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Cambridge Centre for Teaching and Learning


Trinity College's efforts to support transition to university and academic skills development in the pandemic

Like several Cambridge Colleges, Trinity offers academic skills development to students. This provision includes pre-sessional support as well as writing and study skills advice delivered through one-to-one sessions and ongoing term-time workshops. The pandemic has led us to reconsider how we support students, especially how we deliver pre-sessional provision to incoming first-year undergraduates.

Before 2020, pre-sessional academic skills support at Trinity was provided by subject. We were in the process of developing general support when the pandemic hit, shaping that support in two key ways. First, we made the most of the move online by starting the pre-sessional workshops shortly after students met their offers, rather than waiting for Freshers' Week. Second, while we had initially planned to offer pre-sessional support only to a subset of first-year students, the pandemic and resulting disrupted school year helped us to recognise that all incoming students could benefit from academic skills support, so we widened our remit. Though unique circumstances inspired these two changes, we plan to continue both practices.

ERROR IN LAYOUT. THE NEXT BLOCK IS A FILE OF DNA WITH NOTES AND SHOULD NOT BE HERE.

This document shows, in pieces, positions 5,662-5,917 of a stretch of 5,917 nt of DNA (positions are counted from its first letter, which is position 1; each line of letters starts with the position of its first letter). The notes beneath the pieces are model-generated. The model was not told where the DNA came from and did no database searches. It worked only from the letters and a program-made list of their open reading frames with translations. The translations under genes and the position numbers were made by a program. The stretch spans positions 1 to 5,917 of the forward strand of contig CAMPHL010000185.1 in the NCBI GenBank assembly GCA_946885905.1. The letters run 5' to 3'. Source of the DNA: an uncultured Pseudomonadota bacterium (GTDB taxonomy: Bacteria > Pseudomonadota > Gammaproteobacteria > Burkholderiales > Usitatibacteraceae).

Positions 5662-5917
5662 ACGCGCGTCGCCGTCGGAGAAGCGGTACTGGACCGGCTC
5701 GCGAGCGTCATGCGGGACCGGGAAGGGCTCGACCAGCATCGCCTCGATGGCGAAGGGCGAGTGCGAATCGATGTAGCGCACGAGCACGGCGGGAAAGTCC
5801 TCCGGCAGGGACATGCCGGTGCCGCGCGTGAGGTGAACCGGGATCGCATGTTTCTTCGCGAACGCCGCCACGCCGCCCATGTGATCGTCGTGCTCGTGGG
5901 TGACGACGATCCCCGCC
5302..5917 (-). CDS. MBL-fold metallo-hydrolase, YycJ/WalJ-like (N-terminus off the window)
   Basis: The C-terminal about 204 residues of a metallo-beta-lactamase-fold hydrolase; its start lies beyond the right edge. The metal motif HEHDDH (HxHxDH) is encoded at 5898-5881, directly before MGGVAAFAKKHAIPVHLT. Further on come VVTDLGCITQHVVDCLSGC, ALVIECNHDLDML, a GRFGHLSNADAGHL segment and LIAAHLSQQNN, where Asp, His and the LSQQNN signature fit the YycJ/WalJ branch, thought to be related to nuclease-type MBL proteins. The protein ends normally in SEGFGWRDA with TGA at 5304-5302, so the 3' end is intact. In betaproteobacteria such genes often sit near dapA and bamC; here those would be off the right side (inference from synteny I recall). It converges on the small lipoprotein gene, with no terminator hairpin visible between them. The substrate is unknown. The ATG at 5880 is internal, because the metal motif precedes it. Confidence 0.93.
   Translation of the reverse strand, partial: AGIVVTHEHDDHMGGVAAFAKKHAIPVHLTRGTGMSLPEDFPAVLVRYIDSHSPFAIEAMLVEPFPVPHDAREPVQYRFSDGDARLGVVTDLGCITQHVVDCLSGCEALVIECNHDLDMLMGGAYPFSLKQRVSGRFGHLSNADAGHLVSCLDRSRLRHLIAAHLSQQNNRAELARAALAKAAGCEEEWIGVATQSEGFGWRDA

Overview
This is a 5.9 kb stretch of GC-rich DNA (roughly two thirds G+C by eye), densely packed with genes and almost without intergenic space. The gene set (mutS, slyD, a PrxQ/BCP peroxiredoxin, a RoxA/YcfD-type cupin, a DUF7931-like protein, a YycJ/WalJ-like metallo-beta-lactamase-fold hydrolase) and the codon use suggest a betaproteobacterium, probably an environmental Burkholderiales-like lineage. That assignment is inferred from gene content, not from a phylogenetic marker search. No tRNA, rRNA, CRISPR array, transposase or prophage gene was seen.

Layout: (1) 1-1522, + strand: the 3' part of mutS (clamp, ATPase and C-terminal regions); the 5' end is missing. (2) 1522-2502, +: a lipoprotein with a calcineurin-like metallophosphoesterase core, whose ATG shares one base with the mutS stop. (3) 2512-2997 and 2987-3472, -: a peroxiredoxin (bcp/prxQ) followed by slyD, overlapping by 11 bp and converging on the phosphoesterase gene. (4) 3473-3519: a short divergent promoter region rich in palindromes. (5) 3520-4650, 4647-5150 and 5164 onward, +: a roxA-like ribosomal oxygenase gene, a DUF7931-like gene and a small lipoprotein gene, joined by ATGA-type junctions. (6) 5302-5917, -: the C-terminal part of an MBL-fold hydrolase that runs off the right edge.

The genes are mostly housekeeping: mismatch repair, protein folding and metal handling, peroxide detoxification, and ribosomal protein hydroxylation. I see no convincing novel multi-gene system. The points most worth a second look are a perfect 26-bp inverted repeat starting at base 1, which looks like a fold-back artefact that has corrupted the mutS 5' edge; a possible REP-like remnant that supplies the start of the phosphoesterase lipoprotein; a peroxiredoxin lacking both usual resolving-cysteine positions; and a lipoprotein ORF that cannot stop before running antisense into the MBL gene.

Designing pre-sessional support

The purpose of the pre-sessional workshops is to help incoming students better imagine and therefore prepare for the work of the upoming year. While subject-specific support may cover content, our emphasis is on building a balanced student life and best practices for studying. We also hope to help students see that actively learning difficult material often requires failed attempts and wrong answers and, far from trying to avoid that sort of failure, students need to get comfortable with it.

This focus in Trinity's pre-sessional support is partly inspired by the College's Dean's Committee, which brings together Fellows from all disciplines to give advice and support to students who are struggling academically. This committee found that advising students on how to get the most out of supervisions and how to get comfortable with failure were some of the most effective approaches for struggling students. Sian Gardner, the Director of Tutorial and Academic Studies, envisioned the pre-sessional workshops as a way of giving all students the chance to hear this helpful advice at the beginning of their studies, rather than after a problem has already arisen.